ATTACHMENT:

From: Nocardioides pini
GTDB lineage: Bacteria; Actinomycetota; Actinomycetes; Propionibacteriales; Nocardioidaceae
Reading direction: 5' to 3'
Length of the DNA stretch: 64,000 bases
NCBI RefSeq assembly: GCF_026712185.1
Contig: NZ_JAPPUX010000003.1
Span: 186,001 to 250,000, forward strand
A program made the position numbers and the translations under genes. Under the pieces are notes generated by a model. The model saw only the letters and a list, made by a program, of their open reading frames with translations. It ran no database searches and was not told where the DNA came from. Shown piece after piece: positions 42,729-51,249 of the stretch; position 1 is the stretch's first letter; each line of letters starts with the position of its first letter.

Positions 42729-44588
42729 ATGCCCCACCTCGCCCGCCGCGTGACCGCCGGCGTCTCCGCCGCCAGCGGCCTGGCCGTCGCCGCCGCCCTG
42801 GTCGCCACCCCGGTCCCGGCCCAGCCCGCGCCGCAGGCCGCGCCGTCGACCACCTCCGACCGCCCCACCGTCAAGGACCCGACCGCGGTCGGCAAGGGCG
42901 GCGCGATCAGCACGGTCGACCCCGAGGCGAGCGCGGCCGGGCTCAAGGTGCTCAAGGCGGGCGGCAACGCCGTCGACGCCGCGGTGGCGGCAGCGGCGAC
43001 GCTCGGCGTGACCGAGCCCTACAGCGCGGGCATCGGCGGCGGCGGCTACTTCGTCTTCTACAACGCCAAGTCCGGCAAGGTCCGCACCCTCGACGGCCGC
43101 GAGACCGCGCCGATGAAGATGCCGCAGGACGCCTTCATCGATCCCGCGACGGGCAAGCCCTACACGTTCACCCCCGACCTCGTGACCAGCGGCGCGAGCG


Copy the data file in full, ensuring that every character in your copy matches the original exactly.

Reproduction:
From: Nocardioides pini
GTDB lineage: Bacteria; Actinomycetota; Actinomycetes; Propionibacteriales; Nocardioidaceae
Reading direction: 5' to 3'
Length of the DNA stretch: 64,000 bases
NCBI RefSeq assembly: GCF_026712185.1
Contig: NZ_JAPPUX010000003.1
Span: 186,001 to 250,000, forward strand
A program made the position numbers and the translations under genes. Under the pieces are notes generated by a model. The model saw only the letters and a list, made by a program, of their open reading frames with translations. It ran no database searches and was not told where the DNA came from. Shown piece after piece: positions 42,729-51,249 of the stretch; position 1 is the stretch's first letter; each line of letters starts with the position of its first letter.

Positions 42729-44588
42729 ATGCCCCACCTCGCCCGCCGCGTGACCGCCGGCGTCTCCGCCGCCAGCGGCCTGGCCGTCGCCGCCGCCCTG
42801 GTCGCCACCCCGGTCCCGGCCCAGCCCGCGCCGCAGGCCGCGCCGTCGACCACCTCCGACCGCCCCACCGTCAAGGACCCGACCGCGGTCGGCAAGGGCG
42901 GCGCGATCAGCACGGTCGACCCCGAGGCGAGCGCGGCCGGGCTCAAGGTGCTCAAGGCGGGCGGCAACGCCGTCGACGCCGCGGTGGCGGCAGCGGCGAC
43001 GCTCGGCGTGACCGAGCCCTACAGCGCGGGCATCGGCGGCGGCGGCTACTTCGTCTTCTACAACGCCAAGTCCGGCAAGGTCCGCACCCTCGACGGCCGC
43101 GAGACCGCGCCGATGAAGATGCCGCAGGACGCCTTCATCGATCCCGCGACGGGCAAGCCCTACACGTTCACCCCCGACCTCGTGACCAGCGGCGCGAGCG